• In Dual Destinies, the series made the jump to cel-shaded 3D models instead of sprites and added fully animated and voiced cutscenes produced by Studio BONES. Some returning characters have had their designs changed slightly, such as Phoenix gaining a waistcoat and a strand of Idiot Hair. Despite this, the animations of the returning characters mimic the animations of their old sprites, and the new characters are animated in a way that resembles sprite animation.
  • Series 1 and 2 of Telltale Games version of Sam & Max: Freelance Police had a semi-cartoony but perfectly workable fitting style. Come season 3, The Devil's Playhouse, and the same style is around, but with added textures on the backgrounds, much more detailed and complex animation, details on the characters themselves (such as Sam having realistic textures on his clothes and saliva on his tongue, and Max having a crease down his back where his spine is) and a nice noir-style grimey filter over everything. It's quite a jump to go from one directly to the other.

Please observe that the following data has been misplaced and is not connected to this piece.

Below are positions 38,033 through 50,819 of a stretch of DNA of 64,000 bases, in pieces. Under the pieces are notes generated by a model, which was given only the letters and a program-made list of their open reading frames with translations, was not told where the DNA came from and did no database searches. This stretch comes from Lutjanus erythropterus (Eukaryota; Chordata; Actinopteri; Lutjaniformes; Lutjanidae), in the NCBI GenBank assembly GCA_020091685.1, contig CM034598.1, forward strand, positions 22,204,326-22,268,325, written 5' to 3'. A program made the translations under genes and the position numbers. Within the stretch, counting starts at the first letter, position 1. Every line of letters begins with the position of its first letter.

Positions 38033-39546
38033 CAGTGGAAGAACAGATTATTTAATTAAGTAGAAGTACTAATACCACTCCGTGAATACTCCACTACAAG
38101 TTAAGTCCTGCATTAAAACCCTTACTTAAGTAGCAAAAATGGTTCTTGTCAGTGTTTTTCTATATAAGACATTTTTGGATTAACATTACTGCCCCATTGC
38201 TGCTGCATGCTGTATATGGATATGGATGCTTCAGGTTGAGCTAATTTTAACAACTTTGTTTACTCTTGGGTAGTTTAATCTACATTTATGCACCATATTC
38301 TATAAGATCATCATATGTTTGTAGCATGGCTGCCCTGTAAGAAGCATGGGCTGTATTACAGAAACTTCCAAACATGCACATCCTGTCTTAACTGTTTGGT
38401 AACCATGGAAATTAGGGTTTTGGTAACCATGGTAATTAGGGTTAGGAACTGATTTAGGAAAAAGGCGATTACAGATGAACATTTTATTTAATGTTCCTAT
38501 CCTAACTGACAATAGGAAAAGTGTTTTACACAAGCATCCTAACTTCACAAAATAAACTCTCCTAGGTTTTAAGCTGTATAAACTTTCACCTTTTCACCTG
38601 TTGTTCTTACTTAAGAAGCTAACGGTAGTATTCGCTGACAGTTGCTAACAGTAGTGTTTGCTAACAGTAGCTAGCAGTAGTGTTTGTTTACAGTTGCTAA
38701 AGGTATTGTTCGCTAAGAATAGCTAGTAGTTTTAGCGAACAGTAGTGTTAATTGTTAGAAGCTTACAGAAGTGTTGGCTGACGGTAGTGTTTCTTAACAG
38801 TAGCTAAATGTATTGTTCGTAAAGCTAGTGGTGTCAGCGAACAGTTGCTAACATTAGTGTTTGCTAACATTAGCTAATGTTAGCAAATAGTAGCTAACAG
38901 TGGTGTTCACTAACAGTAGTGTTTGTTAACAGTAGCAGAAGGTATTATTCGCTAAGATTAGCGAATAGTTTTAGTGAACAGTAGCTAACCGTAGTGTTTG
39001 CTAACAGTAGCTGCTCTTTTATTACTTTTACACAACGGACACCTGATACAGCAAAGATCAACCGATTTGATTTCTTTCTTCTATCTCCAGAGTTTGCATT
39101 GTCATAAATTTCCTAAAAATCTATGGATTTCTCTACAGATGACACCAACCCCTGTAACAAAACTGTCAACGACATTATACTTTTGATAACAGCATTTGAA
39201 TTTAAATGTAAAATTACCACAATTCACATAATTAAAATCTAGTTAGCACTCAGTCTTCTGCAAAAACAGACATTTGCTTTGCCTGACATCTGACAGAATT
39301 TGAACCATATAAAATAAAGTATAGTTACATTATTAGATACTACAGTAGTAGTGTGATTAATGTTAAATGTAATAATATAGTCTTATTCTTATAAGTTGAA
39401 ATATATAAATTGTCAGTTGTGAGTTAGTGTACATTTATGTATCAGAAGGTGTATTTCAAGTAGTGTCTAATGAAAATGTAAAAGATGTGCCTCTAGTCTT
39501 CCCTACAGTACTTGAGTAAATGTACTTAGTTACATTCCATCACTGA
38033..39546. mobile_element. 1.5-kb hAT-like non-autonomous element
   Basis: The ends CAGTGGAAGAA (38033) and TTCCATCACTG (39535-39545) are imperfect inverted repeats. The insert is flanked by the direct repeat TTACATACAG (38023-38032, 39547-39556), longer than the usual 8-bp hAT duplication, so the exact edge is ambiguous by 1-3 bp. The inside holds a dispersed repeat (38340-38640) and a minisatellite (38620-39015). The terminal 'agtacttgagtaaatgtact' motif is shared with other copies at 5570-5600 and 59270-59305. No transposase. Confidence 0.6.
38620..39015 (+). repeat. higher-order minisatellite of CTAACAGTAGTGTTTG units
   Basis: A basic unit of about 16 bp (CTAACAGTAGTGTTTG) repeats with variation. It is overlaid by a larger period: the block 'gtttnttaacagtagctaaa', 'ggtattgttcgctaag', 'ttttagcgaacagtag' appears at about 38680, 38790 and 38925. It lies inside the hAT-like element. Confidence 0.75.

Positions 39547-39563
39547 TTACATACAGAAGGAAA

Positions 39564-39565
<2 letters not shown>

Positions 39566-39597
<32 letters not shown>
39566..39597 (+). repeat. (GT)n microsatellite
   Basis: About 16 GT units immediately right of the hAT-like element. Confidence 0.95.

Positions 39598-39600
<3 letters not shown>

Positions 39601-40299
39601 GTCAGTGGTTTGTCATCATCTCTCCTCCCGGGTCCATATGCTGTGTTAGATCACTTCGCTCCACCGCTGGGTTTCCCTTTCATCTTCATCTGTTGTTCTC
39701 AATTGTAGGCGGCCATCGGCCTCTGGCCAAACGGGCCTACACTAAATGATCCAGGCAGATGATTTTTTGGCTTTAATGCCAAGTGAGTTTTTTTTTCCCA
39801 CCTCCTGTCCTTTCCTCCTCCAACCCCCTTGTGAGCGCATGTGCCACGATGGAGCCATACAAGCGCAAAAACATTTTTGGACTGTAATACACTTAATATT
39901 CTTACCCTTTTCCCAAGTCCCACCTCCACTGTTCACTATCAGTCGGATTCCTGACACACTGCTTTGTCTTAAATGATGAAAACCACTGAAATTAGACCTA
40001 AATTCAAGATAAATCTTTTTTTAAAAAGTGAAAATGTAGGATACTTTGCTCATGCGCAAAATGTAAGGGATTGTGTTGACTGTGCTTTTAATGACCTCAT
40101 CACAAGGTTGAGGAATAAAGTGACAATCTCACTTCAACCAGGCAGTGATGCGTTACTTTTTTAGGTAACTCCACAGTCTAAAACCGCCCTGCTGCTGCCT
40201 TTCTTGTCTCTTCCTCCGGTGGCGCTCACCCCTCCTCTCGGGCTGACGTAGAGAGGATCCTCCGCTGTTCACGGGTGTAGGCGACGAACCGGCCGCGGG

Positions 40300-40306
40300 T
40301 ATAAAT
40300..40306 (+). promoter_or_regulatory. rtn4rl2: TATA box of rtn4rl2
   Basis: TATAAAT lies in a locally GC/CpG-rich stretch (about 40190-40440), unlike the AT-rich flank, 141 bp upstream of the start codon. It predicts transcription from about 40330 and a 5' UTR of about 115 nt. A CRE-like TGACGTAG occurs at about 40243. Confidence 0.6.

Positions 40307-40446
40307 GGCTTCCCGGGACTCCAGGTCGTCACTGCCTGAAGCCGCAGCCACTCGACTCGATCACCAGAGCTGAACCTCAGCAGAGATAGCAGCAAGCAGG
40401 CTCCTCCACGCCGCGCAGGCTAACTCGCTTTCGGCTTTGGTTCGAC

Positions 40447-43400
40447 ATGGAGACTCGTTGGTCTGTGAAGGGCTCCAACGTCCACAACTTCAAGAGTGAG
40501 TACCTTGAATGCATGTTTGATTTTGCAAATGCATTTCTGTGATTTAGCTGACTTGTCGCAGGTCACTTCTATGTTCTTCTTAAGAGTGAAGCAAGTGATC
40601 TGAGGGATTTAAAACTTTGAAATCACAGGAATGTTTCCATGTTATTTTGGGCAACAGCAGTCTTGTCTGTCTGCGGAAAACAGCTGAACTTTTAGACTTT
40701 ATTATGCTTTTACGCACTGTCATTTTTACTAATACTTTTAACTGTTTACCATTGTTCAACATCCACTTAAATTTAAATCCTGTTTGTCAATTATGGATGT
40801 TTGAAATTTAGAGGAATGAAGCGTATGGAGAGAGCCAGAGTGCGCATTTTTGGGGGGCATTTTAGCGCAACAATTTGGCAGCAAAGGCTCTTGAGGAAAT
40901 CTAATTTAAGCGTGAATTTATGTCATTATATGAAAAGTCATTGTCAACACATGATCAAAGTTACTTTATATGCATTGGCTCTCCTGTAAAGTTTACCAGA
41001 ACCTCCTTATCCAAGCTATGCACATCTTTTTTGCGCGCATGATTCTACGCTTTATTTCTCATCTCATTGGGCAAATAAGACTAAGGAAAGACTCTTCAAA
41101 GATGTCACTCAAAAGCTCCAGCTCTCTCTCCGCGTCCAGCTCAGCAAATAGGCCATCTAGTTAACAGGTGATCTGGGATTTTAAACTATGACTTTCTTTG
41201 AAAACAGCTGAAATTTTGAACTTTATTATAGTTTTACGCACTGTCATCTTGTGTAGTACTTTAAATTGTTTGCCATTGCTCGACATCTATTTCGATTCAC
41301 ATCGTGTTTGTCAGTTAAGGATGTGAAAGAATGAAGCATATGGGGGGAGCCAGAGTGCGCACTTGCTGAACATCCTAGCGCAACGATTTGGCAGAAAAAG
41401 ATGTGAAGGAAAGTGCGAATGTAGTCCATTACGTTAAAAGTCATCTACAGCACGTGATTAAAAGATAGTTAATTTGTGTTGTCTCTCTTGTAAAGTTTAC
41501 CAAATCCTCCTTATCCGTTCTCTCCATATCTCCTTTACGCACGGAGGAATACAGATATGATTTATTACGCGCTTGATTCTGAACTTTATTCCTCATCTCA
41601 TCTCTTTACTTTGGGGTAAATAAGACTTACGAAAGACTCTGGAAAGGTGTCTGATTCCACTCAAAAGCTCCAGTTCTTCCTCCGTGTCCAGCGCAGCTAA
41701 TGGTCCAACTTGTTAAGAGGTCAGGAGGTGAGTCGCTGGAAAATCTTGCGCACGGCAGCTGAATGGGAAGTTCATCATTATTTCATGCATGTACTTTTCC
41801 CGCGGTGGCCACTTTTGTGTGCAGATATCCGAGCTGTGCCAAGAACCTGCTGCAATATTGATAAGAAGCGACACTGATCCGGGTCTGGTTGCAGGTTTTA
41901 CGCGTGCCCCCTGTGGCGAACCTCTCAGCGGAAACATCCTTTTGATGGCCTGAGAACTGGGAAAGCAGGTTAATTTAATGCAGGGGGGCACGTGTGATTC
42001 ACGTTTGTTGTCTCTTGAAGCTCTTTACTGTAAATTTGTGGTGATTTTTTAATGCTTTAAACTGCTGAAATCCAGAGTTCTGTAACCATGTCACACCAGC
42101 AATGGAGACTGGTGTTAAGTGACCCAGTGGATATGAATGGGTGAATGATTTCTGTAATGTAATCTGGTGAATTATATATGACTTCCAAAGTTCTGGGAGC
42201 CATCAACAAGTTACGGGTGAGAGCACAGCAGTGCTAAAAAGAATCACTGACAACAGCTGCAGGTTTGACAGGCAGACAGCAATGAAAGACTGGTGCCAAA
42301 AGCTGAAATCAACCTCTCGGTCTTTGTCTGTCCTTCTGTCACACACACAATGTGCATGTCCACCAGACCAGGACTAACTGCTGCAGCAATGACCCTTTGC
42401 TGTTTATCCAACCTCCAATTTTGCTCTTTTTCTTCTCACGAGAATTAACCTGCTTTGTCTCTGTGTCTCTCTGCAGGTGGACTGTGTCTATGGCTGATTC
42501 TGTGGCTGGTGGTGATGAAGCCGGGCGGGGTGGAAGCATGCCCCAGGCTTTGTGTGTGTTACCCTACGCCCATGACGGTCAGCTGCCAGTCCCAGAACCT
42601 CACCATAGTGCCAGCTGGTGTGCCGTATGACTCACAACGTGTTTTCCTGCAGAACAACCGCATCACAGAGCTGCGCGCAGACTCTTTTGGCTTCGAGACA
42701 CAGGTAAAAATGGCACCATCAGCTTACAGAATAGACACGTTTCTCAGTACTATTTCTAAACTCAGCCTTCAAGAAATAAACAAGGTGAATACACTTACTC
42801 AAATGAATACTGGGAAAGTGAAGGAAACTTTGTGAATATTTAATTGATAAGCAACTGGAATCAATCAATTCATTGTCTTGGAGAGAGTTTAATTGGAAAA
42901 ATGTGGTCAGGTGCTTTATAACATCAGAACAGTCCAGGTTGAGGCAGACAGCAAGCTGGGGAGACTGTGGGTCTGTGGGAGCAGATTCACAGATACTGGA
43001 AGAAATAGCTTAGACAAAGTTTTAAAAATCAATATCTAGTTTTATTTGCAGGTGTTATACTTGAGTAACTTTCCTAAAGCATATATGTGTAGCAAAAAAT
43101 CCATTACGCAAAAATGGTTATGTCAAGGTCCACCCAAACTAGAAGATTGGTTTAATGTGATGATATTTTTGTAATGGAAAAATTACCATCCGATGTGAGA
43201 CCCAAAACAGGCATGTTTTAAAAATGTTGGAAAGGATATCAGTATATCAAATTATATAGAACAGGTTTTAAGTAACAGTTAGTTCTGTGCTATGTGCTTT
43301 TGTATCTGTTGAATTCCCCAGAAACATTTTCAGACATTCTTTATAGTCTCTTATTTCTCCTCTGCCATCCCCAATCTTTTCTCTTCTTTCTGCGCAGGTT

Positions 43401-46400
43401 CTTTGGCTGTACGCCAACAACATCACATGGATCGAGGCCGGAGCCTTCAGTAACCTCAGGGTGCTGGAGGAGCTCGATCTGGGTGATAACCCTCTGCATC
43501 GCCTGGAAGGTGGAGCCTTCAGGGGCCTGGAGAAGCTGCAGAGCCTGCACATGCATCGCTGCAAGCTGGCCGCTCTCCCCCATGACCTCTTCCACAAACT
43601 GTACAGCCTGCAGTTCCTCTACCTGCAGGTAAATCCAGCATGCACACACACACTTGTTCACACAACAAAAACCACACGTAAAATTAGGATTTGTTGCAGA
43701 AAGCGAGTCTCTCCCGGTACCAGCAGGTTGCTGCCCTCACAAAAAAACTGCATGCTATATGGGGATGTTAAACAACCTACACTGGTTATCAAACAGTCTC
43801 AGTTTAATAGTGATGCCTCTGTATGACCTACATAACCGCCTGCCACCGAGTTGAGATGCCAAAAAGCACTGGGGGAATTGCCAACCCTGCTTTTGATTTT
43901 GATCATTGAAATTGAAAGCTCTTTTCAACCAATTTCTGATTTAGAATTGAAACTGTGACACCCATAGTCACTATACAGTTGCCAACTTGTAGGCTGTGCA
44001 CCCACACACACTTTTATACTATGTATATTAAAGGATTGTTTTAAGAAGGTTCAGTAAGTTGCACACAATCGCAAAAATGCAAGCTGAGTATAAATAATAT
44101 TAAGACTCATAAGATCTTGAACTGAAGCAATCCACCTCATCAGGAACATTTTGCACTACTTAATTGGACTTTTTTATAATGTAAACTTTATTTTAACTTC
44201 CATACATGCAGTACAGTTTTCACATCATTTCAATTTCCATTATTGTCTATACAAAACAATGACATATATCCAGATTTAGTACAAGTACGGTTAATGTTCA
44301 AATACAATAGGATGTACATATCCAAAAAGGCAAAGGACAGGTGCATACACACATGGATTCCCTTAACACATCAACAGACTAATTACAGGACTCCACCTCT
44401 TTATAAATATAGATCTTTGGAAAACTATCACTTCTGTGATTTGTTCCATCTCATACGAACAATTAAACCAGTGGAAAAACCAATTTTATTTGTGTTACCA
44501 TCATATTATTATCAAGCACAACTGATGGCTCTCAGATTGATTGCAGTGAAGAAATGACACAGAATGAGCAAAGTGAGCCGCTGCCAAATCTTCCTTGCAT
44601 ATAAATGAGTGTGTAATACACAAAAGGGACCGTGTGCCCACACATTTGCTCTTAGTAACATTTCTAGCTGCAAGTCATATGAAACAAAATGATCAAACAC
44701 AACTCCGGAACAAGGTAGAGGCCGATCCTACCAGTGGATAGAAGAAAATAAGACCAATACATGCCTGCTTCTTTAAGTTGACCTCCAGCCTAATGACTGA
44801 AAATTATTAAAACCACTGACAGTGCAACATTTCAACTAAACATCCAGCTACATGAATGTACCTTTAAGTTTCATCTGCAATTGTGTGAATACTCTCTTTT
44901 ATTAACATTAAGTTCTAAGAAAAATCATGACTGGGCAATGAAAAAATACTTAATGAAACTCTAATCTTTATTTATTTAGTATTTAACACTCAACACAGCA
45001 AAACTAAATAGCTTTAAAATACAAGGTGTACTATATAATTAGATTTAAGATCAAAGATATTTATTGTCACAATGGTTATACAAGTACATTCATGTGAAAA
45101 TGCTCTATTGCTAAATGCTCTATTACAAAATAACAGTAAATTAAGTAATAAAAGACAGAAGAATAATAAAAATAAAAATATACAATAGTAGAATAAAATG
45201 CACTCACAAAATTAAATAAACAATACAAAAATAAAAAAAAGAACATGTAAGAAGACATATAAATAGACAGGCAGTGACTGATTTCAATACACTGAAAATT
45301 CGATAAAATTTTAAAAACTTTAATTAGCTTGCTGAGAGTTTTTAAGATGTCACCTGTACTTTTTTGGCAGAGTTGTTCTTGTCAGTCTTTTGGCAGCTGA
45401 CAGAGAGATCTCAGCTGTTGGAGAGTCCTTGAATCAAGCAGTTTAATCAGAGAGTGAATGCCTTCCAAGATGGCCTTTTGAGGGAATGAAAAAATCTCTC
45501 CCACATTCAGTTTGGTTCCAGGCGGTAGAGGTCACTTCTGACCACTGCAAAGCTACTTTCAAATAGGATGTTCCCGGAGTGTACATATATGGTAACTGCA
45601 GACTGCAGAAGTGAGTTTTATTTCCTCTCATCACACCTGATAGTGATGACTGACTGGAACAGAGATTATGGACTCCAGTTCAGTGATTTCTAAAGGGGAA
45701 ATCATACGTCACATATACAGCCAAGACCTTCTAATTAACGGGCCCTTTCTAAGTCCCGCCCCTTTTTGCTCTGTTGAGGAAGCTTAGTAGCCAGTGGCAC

• In 1992, when Kirby's Dream Land was brought to America and Europe, Kirby was colored white both because Nintendo's American and European divisions figured pink wouldn't sell and because of the monochrome Game Boy would only show Kirby as white anyway. Starting with Kirby's Adventure, he's been allowed to remain pink in all regions. Also during the 90's, he was very big and fat-looking, with pointy hands, and very small eyes and mouth. From Kirby Super Star for the SNES to Super Smash Bros for the N64, his appearance began to be refined with a smaller, less bulky body, and rounded hands; his eyes and mouth became bigger and he gained dark blue irises.